The Apple Watch as a Pandemic Peripheral
Communicating with my beloved wife when she is away from the house has become a bit trickier because of the COVID-19 pandemic, but I can’t blame her.
COVID-19 has made navigating the outside world stickier and ickier because of the worry about touching potentially contaminated surfaces and a resulting desire to disinfect continually as protection from the coronavirus.
Keeping your hands clean is chore enough, but you also need to worry about your iPhone. “If a mobile phone isn’t exactly an extension of the human hand, it should be treated like one during COVID-19,” Hartford HealthCare recently said, in advice I’ve seen echoed repeatedly online. “Your phone, like your hand, is a bacteria and virus magnet.”
To be fair, the US Centers for Disease Control no longer considers surface transmission to be a primary vector of infection, saying:
It may be possible that a person can get COVID-19 by touching a surface or object that has the virus on it and then touching their own mouth, nose, or possibly their eyes. This is not thought to be the main way the virus spreads, but we are still learning more about how this virus spreads.
WebMD also has an article from 3 September 2020 discussing the low likelihood of surface transmission. Nevertheless, the CDC still recommends daily disinfection of frequently touched surfaces, including phones, and for electronics refers users to the manufacturer’s instructions. With regard to the iPhone, Apple says:
Using a 70 percent isopropyl alcohol wipe or Clorox Disinfecting Wipes, you may gently wipe the exterior surfaces of your iPhone. Don’t use bleach. Avoid getting moisture in any openings, and don’t submerge your iPhone in any cleaning agents.
Unsurprisingly, when she’s doing errands, my wife has become reluctant to dig her iPhone out of her handbag to check text messages or answer a call. This makes her irritatingly but understandably difficult to reach.
It recently dawned on me that the Apple Watch may be the solution. My wife has never used or expressed any interest in using one. But if I persuaded her to do so, I reasoned, I would have a better shot at getting in touch with her while she was out and about. All she’d have to do is tap the watch screen with her pinkie when I texted, called, or started a Walkie-Talkie conversation with her.
Hardware hygiene would be easier, too. A quick swipe with a disinfectant wipe would do it. Apple’s advice for disinfecting an Apple Watch is similar to that for the iPhone:
Using a 70 percent isopropyl alcohol wipe or Clorox Disinfecting Wipes, you may gently wipe the exterior surfaces of your Apple Watch, Sport Band, or metal band. Don’t use on fabric or leather bands. Don’t use bleach. Avoid getting moisture in any openings, and don’t submerge your Apple Watch in any cleaning agents.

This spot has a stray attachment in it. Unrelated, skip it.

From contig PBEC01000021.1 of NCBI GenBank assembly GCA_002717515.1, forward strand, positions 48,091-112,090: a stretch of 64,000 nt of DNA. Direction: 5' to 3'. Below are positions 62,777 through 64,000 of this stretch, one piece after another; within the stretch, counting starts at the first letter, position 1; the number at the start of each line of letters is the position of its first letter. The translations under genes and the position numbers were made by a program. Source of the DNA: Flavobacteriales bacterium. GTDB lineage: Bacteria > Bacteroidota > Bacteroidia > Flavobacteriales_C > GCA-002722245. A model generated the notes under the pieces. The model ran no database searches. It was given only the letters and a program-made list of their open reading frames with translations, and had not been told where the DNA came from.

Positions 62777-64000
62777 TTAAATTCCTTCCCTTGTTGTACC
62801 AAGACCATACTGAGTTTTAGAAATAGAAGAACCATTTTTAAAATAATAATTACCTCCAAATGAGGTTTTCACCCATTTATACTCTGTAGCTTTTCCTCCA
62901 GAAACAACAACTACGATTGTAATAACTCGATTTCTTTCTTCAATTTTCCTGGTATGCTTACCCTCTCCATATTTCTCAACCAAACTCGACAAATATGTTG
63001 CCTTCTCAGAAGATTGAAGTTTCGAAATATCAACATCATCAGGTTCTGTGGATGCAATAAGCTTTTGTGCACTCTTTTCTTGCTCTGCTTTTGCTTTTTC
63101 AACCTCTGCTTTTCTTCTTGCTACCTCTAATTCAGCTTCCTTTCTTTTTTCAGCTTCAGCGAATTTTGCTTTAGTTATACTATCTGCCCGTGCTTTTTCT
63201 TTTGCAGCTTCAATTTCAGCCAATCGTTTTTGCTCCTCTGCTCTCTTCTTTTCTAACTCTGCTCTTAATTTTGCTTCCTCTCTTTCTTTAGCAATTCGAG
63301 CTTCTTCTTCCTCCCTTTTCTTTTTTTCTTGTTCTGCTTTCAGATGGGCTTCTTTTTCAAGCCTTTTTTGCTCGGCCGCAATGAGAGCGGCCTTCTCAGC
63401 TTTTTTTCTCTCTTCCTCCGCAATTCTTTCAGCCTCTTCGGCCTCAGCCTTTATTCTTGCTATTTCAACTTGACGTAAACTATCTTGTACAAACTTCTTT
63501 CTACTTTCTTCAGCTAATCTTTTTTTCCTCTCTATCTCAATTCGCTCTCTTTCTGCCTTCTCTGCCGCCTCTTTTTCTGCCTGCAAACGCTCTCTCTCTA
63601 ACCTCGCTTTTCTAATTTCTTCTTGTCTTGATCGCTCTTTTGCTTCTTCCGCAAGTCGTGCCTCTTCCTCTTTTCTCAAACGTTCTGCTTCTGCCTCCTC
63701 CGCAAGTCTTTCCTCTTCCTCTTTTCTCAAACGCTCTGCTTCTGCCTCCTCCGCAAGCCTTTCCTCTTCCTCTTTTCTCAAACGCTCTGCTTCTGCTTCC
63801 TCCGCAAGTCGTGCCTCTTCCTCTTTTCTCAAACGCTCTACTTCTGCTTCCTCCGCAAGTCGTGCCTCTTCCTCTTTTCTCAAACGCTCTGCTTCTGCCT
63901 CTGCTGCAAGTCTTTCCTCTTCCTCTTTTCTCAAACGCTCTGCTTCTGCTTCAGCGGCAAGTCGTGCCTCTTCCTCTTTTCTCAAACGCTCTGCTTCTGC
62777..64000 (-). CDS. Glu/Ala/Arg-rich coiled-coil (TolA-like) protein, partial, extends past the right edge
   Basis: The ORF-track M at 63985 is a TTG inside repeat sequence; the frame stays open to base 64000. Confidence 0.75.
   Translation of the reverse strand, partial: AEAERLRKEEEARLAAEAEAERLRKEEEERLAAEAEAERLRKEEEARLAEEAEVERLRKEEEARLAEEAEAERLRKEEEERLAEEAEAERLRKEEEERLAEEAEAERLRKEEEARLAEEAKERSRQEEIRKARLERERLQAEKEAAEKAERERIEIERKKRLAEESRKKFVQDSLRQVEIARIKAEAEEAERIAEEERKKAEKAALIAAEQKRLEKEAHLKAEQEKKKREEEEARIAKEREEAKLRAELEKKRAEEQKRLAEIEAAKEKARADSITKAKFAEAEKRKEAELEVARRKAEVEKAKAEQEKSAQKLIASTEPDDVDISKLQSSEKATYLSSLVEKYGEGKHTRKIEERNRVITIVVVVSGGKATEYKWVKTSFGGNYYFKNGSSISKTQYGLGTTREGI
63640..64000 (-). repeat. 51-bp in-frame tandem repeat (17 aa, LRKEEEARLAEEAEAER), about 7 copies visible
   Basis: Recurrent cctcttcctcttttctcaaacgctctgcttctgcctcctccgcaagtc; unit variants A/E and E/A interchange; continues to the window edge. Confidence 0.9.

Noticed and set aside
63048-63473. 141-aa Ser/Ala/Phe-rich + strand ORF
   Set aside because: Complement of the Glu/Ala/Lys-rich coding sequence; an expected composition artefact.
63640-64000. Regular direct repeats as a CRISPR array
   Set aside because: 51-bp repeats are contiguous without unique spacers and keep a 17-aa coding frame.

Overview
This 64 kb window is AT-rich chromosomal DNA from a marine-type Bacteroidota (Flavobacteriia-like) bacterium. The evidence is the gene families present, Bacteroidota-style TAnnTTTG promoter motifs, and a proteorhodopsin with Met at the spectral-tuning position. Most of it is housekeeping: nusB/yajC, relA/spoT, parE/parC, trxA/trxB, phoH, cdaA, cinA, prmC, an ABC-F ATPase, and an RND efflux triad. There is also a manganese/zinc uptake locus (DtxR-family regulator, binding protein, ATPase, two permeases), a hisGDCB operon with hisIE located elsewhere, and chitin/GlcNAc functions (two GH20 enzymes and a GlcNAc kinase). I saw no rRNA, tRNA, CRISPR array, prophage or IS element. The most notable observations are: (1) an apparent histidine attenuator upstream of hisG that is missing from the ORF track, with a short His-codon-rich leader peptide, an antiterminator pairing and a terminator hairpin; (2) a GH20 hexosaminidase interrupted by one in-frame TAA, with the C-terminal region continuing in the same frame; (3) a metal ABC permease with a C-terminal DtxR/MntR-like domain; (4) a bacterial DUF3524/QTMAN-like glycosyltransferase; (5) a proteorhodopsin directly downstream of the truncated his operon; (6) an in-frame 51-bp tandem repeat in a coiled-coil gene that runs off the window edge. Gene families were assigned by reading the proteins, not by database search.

This got me thinking about how the Apple Watch can be a helpful—even essential—piece of personal technology during the COVID-19 pandemic.
In some ways, this is obvious. For instance, the Apple Watch now nags you about washing your hands, a highly recommended way to protect yourself from viruses (see “watchOS 7 Introduces Sleep Tracking, Handwashing Detection, and More,” 22 June 2020). The Handwashing Timer feature prompts you to scrub for the recommended 20 seconds. A companion capability called Handwashing Reminders nudges you to wash your hands after you get home. Enable them in the Watch app, in My Watch > Handwashing.
I really need the Handwashing Timer since I am otherwise prone to wash for only five seconds or so, as my stopwatch-wielding wife has informed me. The feature needs work, though. As my household’s designated dishwasher (a duty I adore since it’s my tech-podcast listening time), I’m irritated at how the timer keeps kicking in as I wash up from dinner.
Handwashing Reminders also is helpful. More than six months into the pandemic, I still forget to wash my hands upon getting home some of the time, so I definitely appreciate the nudge. But it too isn’t perfect—if I’ve merely been out for a walk around the neighborhood, there’s no real need to wash, not that a few extra washes are a problem.
Blood oxygen tracking in the Apple Watch Series 6 could be another boon for pandemic-perturbed users (see “Apple Unveils Apple Watch Series 6 and Apple Watch SE,” 15 September 2020). I’ve been told repeatedly to invest in a basic fingertip pulse oximeter since blood-oxygen monitoring is a way to monitor for the possible onset of COVID-19, but procrastination is one of my superpowers. How awesome is it that I now have that capability on my wrist?
But we should reserve judgment on this capability for the moment. Apple doesn’t market the Apple Watch as a medical device, and rigorous studies of how its blood-oxygen monitoring compares to medical-grade gadgetry are scarce. A Washington Post reviewer recently said he is not impressed by the feature, and the IEEE Spectrum site urges caution for now.